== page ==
Diana Gomez, a chief deputy district attorney in Sonoma County, said blood testing confirms only that a person has used marijuana but not that there is impairment. She said that evidence is used to corroborate an officer's observations about a person's driving.

But since marijuana is a "sticky" substance that lodges in fatty cells of the body for many days, it is impossible to draw any conclusions from toxicology testing alone, she said.

Pilot programs are being conducted in Los Angeles, Sacramento and elsewhere that allow officers to test for drugs and marijuana at traffic stops, said Cochran of the Office of Traffic Safety.

The goal is to develop a valid way to measure marijuana impairment for use in prosecutions. "They would like to put it to court testing, eventually," Cochran said.

Some researchers believe a test will be developed within five years that is as accurate at gauging THC levels as a Breathalyzer is for alcohol, but others say blood tests will never accurately measure marijuana impairment.

Armentano advocated for the continued use of drug-recognition experts, maintaining that blood and urine tests cannot accurately show how impaired a person is. That's because impairment does not increase in direct relation to how much THC is in the blood and varies from person to person, Armentano said.

"Experts have also failed to agree on what specific THC concentrations, if any, may be consistently linked with impairment," he wrote in a paper on legal limits for cannabis.

The lack of a legal limit, combined with marijuana's growing presence, is driving an increase in demand for drug-recognition experts.

The DRE program, started in Los Angeles in the 1970s, is now a national effort administered in California by the CHP. Officers attend a course, paid for by grants from the Office of Traffic Safety, that consists of 72 hours of class time and 32 hours of field training.

They learn a 12-step process for determining impairment that begins with a breath test, includes questioning by the officer and a number of performance tests, and ends with a blood or urine test.

Capitelli, of the Petaluma force, put that training to use when he suspected the man he pulled over for speeding might be under the influence. He took the man's pulse. It was racing at about 140 beats per minute. He asked the man to stand with his feet together, eyes closed, head back, and silently count to 30. The exam, called a "Rhomberg stand," checks a person's balance and sense of time. In this case, the man counted to 30 in about 14 seconds, suggesting that he might be on a stimulant.

Capitelli shined a flashlight in his eyes and found that his pupils were "blown out," or dilated.

At the end, Capitelli suspected the man was under the influence of a stimulant and arrested him. The final step, a blood test, has not yet come back.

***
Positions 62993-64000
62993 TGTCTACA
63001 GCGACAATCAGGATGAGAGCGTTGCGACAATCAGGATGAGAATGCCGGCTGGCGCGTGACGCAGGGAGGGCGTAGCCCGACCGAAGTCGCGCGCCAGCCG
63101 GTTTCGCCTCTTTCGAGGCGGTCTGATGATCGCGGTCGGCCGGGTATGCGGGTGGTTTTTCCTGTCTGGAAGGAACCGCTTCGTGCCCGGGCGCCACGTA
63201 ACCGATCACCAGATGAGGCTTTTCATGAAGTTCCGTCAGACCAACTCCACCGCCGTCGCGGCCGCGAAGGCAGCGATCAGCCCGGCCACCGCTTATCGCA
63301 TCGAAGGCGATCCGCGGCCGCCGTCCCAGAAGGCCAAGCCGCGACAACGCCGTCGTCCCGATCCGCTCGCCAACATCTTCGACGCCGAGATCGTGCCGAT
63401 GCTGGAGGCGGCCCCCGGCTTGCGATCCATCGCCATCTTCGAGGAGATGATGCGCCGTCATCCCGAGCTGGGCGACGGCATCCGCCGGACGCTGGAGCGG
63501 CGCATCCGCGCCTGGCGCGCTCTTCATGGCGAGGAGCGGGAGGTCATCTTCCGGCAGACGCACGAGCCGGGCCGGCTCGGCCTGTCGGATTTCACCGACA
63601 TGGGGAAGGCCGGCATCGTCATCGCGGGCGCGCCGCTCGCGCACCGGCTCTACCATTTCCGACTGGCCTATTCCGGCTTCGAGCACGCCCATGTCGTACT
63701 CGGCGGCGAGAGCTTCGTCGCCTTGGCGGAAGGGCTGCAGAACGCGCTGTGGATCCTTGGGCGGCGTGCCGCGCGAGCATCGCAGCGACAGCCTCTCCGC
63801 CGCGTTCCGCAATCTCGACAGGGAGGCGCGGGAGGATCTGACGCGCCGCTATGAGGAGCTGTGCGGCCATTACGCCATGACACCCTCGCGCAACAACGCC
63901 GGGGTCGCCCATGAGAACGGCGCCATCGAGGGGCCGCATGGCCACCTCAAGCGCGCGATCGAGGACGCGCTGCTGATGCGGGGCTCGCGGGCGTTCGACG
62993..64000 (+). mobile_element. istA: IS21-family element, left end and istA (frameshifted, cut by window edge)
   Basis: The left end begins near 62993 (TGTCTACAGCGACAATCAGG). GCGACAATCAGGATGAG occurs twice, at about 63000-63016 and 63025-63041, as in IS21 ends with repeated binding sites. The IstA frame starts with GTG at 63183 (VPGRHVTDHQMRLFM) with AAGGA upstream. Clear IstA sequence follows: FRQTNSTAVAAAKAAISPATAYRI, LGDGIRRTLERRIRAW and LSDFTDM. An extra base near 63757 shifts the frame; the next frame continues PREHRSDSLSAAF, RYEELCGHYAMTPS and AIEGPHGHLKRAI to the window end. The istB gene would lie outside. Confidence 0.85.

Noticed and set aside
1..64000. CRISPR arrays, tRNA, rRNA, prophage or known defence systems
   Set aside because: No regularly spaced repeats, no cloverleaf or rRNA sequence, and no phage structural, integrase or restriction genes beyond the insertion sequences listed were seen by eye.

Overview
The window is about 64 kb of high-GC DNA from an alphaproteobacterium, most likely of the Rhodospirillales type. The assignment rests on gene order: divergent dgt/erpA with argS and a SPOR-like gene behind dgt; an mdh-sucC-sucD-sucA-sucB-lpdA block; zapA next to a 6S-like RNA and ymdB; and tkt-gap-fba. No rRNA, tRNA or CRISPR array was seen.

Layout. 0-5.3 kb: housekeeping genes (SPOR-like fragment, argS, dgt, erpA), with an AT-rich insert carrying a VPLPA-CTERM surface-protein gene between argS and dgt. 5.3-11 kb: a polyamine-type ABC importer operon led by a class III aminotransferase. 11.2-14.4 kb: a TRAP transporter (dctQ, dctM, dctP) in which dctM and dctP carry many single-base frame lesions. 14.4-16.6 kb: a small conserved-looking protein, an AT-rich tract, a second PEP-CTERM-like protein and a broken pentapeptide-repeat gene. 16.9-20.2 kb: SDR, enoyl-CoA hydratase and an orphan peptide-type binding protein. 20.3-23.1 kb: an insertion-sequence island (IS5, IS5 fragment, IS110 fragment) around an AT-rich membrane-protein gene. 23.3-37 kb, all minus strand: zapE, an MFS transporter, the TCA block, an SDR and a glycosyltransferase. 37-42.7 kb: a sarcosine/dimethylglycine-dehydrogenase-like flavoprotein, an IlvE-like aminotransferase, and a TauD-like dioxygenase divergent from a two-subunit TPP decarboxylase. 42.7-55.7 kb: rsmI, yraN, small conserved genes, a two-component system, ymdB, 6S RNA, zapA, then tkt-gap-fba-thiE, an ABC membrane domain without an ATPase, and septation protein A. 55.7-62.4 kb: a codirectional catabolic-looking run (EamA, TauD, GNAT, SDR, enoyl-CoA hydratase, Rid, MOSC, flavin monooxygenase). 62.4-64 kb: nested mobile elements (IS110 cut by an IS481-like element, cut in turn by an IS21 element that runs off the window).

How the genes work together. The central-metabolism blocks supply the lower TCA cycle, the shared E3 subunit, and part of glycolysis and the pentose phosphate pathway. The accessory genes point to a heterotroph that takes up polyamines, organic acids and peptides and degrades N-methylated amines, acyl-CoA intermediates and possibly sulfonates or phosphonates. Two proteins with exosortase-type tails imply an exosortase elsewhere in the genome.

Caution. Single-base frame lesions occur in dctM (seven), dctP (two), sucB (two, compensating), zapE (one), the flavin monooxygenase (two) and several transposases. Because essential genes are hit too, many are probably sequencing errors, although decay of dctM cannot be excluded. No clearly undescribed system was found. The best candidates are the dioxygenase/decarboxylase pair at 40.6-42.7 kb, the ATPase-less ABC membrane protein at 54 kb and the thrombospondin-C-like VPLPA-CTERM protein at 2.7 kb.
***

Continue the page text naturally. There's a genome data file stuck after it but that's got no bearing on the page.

Capitelli is one of two drug-recognition experts in the Petaluma Police Department. All officers have some degree of DUI training, but if they are unsure about a case, they can call in a specially trained officer like Capitelli.

"We can all tell when someone is baked out of their gourd," Capitelli said. "But lower levels are hard to tell."

"District attorneys are a lot more likely to take a case to court if a cop has been through DRE school," he added.

Dave Radford, who directs an Office of Traffic Safety program to train prosecutors in how to handle DUI cases, called the DRE program "excellent," but said there is a shortage.

"The problem is we don't have enough DREs," he said.

To meet demand, the state has set a goal that 10 percent of police departments' traffic officers be DRE certified.

Not everyone is satisfied with the current state of the law. Defense attorney Rogoway said getting a conviction for driving under the influence of marijuana remains rare.

The push in the Legislature for a "zero tolerance" law would sidestep some of the imprecision of toxicology testing. A driver with any amount of marijuana in his or her blood automatically would be guilty of driving under the influence, Rogoway said.

Sonoma County prosecutors couldn't supply statistics showing the number of people cited for driving under the influence of marijuana. Until recently, those cases were lumped in with people accused of drunken driving.

But starting Jan. 1, new penal code sections distinguish between drivers suspected of being impaired by alcohol and those thought to be using drugs. However, there still isn't a marijuana-only charge under the new law.

More than a dozen other states have zero-tolerance laws. Washington has made it illegal to drive with 5 nanograms per milliliter of THC metabolites in the bloodstream — a standard Rogoway and Armentano said is essentially meaningless. California courts have agreed 30 nanograms per milliliter is the minimum to show presence of marijuana, Rogoway said.

Still, Armentano acknowledged that stoned drivers can be dangerous and advocated for a public awareness campaign.

"With the changing attitudes toward a legal classification of marijuana and with potentially greater use of marijuana by the general public, I think it's imperative that, parallel to that, there be a high-profile, public education campaign making people not only aware of the laws but of the potential risks," he said.

Gomez said there's a misconception that it is OK to drive when using marijuana recommended by doctors. In fact, it's illegal to drive while under the influence of any medication, from antihistamines to cough syrup, she said.

"The law says you can't be under the influence of anything, even NyQuil," Gomez said, referring to the Vicks cold medicine made by Procter & Gamble.

Primicerio agreed. "Once they're impaired, that's the bottom line."

(You can reach Staff Writer Jamie Hansen at jamie.hansen@pressdemocrat.com or 521-5205 and Staff Writer Paul Payne at 568-5312 or paul.payne@pressdemocrat.com.)